Katrina van Grouw – The Unfeathered Bird

We are displaying the wonderful Katrina van Grouw’s work in our Coffee Shop for the whole of October. Here she tells us about the inspiration behind her drawings, and the book ‘The Unfeathered Bird’, published by Princeton University Press.

Budgie Skeleton - Katrina van Grouw

Budgie Skeleton – Katrina van Grouw

Fact: If you’re going to spend several months intimately involved with a dead duck, it’s got to have a name.

I was an undergraduate Fine Art student of 22 with a passionate interest in natural history in general, and birds in particular. My college artwork was life-sized, Audubonesque, copper plate engravings of dramatic birds doing dramatic things. I’d thrown myself with gusto into ornithology: trained to be a bird ringer; taught myself taxidermy and prepared bird skins at my local museum.

What I was looking for on the beach that day was a bird I could dismantle in stages; make drawings of, layer by layer, bone by bone; strip down and then re-assemble again as a skeleton. And then I saw her: a female mallard in fine condition – except for being dead. I christened her ‘Amy’ and took her home. At graduation, the drawings of Amy were bound into a book with a professional-looking title embossed in gold on the cover: The Anatomy of Birds.

Twenty five years later – a lot more birds dismantled and drawn, and a lot of hissing and “quack – get out of here” from publishers – The Anatomy of Birds finally emerged as The Unfeathered Bird, universally acknowledged as a very fine swan indeed and dubbed by one reviewer “the best book ever to be inspired by a dead duck”.

The problem was one of preconceptions. Anatomy = textbook. I proposed to break that mould. What I wanted was combine the beauty, the attention to detail and sheer artistry typified by the best historical illustrations with up-to-date, jargon-free text that relates birds’ structure with their behaviour and evolution. It mattered little to me if readers know that the tibiotarsus articulates with the tarsometatarsus. What was more significant was that they understand that the joint between them is the ankle and not the knee.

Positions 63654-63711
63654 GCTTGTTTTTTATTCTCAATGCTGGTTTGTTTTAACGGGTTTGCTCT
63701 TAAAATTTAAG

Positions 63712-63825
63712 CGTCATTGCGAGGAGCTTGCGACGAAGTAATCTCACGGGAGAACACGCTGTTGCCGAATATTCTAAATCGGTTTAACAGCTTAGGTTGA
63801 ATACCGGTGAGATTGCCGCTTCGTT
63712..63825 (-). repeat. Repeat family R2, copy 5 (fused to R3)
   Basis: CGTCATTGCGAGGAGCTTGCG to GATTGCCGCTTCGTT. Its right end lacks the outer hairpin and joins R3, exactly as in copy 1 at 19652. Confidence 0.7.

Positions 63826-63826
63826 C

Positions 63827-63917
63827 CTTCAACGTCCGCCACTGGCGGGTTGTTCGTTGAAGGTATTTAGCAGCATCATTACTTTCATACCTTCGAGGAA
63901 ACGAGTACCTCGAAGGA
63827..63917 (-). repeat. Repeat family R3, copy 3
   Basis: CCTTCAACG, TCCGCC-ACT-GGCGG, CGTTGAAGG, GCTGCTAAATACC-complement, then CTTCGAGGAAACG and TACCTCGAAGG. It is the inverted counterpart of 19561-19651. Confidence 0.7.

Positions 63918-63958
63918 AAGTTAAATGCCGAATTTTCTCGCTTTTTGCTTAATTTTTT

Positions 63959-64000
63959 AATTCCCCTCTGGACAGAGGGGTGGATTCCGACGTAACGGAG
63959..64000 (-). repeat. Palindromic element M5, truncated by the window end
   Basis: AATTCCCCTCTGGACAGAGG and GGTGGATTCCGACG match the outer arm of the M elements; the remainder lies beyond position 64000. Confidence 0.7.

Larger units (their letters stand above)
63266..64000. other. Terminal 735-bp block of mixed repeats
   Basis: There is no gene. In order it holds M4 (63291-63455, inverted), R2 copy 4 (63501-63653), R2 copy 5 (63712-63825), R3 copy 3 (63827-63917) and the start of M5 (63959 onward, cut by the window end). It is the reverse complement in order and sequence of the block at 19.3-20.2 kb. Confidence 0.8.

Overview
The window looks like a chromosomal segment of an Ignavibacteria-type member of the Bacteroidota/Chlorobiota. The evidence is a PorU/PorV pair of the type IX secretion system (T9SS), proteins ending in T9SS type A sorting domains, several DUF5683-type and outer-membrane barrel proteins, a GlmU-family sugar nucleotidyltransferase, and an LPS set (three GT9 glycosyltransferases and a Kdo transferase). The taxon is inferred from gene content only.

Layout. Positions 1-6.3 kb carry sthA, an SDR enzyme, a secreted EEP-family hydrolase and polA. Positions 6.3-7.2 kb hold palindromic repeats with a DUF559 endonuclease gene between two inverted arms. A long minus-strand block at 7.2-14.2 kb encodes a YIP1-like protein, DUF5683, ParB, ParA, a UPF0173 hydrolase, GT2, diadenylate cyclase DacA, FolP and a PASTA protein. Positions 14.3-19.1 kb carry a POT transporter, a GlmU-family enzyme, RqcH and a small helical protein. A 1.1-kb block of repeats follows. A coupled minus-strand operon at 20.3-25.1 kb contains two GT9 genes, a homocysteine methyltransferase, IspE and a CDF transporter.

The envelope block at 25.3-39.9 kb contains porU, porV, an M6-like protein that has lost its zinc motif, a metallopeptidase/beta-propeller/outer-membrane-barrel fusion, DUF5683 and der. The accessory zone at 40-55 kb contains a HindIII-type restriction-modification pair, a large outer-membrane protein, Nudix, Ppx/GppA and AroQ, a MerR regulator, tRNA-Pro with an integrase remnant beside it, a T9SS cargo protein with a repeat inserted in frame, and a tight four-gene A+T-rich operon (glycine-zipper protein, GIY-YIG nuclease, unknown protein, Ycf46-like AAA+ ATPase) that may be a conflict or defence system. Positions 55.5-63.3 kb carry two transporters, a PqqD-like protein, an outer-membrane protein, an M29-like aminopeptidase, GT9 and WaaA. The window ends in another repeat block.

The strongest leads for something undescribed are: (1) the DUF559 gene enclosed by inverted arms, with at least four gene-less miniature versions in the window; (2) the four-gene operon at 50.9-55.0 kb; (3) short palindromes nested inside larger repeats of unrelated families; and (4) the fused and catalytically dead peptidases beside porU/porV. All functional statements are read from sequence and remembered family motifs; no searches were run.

The Unfeathered Bird is about adaptations. It shows how competitive pressure for survival has raised ostriches onto only two toes so they can run faster, shaped penguin wings into blade-like paddles; how having an enormous breastbone has enabled sandgrouse to commute and how tinamous have risen above their disadvantaged background by sheer stealth tactics. It’s a book for bird lovers: artists, and scientists, alike.

In my living room, the skeleton of a Mallard looks down at me benevolently from its glass case. Amy is by no means the most elegant specimen in my possession, but she has a very special place in my affections. Who would have thought a dead duck could do so much?


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